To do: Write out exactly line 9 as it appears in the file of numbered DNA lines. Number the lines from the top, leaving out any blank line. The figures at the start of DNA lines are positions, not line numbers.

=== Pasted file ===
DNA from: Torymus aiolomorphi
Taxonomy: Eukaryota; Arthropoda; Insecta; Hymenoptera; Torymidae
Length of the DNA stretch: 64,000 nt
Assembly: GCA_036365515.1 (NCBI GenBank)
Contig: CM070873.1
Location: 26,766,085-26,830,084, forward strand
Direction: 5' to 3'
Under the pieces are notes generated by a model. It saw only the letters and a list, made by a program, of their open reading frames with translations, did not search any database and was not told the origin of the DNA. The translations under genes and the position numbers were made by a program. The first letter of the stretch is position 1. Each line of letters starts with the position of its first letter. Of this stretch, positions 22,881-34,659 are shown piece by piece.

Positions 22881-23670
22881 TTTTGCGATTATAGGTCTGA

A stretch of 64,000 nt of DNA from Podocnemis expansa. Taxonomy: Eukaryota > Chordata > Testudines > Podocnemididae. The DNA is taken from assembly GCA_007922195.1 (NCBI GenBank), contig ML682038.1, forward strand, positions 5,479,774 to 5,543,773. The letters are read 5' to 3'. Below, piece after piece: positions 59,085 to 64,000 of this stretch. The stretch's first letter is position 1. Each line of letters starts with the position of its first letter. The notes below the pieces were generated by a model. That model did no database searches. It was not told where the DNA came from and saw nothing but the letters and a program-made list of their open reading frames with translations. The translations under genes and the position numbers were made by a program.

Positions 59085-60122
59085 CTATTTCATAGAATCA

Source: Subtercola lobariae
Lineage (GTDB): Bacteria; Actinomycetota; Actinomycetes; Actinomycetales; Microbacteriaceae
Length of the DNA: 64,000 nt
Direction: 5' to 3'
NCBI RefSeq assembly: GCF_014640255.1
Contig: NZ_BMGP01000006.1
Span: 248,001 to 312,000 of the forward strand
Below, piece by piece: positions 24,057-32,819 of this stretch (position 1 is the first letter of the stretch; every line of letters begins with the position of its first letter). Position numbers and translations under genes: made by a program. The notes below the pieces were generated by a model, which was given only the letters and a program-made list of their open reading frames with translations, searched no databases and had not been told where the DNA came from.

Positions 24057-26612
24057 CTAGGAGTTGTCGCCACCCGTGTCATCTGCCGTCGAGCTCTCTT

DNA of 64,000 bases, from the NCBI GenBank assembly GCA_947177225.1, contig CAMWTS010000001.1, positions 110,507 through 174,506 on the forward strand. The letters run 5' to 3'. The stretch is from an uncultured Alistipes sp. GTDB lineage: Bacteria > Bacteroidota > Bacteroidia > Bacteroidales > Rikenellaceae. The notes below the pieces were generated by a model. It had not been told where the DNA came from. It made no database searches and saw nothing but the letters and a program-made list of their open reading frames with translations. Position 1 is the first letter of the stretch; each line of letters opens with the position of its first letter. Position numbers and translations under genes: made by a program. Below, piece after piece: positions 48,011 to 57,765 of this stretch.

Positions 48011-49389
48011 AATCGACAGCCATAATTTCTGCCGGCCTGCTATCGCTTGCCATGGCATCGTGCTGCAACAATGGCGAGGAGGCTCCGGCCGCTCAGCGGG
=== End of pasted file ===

Positions 22881-23670